Only a few days to make a difference
Eight years ago, Andrew Cuomo stood on the steps of the Tweed Courthouse in Manhattan – named for the infamous Boss Tweed of Tammany Hall – and vowed to end corruption in Albany if voters elected him governor.
Eight years later, Gov. Andrew Cuomo is running for a third term, and Albany is swampier than ever. The governor has a short window to redeem himself on ethics before he faces the voters in November.
In the waning days of the Legislature’s session, which ends June 20, he can use his considerable powers of persuasion to strike a deal with legislators on meaningful ethics legislation. Does he have the will to do it?
All it really takes is will. For years, Cuomo threw up his hands over the breakaway Independent Democratic Conference in the state Senate, whose alliance with Republicans kept the GOP minority in power. Turns out, a meeting with leaders over coffee and cookies — and a challenge from Cuomo’s left by Cynthia Nixon — was all it took for Cuomo to orchestrate a reunion.
Cuomo talks a good game on ethics, proposing bills each legislative session that never go anywhere. Sure, the governor has advanced some incremental reforms, among them better disclosure of legislators’ outside income, and a constitutional amendment that voters passed last year to strip pensions from officials convicted of felony corruption. But the Joint Commission on Public Ethics he helped create is a watchdog that doesn’t bark. The governor’s handpicked Moreland Commission was supposed to go after public corruption, but he meddled with it and disbanded it within months.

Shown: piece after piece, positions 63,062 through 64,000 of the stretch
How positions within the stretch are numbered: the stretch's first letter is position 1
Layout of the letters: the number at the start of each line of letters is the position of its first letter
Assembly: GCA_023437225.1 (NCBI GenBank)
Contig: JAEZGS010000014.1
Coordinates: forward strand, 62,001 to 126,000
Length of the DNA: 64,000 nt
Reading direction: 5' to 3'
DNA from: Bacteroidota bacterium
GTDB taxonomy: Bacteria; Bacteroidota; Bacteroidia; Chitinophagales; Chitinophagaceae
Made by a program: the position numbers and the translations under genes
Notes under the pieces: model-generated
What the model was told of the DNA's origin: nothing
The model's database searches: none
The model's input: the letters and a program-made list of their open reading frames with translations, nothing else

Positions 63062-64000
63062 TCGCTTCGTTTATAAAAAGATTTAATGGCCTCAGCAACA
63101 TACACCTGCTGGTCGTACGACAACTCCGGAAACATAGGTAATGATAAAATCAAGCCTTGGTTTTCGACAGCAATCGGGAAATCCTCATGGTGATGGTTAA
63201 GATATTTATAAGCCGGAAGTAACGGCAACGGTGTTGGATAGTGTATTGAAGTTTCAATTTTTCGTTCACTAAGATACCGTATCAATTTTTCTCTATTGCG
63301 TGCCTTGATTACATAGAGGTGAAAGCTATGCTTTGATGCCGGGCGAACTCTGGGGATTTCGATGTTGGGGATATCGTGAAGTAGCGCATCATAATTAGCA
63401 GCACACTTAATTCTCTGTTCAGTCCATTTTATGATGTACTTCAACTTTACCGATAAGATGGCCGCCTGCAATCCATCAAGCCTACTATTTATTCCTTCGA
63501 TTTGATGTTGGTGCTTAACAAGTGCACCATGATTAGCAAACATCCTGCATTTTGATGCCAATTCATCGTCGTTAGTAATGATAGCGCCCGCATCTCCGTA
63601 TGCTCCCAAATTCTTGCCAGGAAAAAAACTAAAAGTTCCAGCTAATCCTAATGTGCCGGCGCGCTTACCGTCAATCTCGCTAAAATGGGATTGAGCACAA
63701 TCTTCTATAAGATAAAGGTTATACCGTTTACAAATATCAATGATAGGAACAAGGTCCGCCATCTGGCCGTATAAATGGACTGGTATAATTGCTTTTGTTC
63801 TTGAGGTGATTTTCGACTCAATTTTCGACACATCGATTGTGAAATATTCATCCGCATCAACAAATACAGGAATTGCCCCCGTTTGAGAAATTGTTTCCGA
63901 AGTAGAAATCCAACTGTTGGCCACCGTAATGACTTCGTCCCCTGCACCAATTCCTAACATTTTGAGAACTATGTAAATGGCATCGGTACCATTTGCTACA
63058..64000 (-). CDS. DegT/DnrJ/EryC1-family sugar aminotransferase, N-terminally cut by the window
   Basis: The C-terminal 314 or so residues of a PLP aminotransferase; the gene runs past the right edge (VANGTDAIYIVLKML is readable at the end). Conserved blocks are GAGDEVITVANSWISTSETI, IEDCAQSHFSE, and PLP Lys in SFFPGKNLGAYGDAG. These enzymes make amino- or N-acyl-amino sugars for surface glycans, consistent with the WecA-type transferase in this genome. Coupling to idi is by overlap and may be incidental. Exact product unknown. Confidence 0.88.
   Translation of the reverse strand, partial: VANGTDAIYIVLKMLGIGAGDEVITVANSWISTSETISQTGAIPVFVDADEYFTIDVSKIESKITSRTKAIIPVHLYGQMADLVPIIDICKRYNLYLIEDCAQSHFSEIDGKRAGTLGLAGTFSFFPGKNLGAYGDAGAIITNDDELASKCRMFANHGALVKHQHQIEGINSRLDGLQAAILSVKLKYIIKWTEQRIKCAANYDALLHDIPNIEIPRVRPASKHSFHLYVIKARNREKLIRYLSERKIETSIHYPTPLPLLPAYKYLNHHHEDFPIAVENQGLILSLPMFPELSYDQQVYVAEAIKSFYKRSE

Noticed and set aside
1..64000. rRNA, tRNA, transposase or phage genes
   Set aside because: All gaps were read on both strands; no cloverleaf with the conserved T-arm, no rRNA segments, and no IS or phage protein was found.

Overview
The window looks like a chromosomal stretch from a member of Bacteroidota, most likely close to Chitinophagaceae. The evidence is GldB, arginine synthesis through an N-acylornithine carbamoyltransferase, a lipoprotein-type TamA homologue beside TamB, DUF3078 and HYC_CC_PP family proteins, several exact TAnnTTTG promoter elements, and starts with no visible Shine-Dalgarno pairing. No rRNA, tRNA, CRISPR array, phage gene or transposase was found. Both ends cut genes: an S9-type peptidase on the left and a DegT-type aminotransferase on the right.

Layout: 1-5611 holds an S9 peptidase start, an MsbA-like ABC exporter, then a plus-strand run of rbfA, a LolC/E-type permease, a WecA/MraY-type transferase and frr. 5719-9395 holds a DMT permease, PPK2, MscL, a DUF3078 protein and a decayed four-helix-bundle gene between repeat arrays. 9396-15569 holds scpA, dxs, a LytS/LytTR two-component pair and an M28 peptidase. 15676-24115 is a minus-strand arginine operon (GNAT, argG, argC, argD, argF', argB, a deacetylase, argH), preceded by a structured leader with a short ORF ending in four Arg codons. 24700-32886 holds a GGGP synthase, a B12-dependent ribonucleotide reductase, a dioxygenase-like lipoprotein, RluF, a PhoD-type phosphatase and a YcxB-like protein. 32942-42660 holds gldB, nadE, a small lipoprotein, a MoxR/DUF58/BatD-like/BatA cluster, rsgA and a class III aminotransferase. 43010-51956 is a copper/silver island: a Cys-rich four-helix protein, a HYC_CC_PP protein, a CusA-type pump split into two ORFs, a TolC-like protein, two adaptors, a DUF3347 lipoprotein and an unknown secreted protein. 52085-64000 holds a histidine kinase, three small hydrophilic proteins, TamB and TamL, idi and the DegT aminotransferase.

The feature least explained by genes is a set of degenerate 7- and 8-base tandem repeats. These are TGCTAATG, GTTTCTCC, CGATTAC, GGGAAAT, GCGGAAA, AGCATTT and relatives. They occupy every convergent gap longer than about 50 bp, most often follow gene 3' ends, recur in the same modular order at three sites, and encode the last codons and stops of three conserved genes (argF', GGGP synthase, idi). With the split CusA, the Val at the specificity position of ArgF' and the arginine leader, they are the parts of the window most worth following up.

Nothing Cuomo or the Legislature has done so far has made a dent in Albany corruption.
The former leaders of the Assembly and Senate stand convicted of corruption, along with dozens of their colleagues. Cuomo’s right-hand man, Joe Percoco, was convicted of corruption in February and awaits sentencing. Another trial involving alleged bid-rigging and “pay to play” contracts in Cuomo’s Buffalo Billion economic development program begins this month.
Fighting corruption isn’t rocket science. The governor and the Legislature know what to do.
Close the “LLC loophole” that allows contributors to pour an unlimited amount of money into political campaigns. Ban “pay to play” by curtailing campaign contributions from state vendors. Create a “database of deals” to disclose the recipient of every taxpayer subsidy for economic development. Give the state Comptroller authority to vet SUNY contracts over $1 million and ban nonprofit affiliates from contracting on behalf of the state, the practice at the center of the recent corruption trials. (The bill, carried by Sen. John DeFrancisco, passed the Senate and awaits action by the Assembly.)
Neither Cuomo nor legislative leaders hold out much hope for anything of consequence to get done in the 11 days left in the legislative session, despite a long list of unfinished business. Our leaders should aim higher, and voters should punish them in November if they don’t.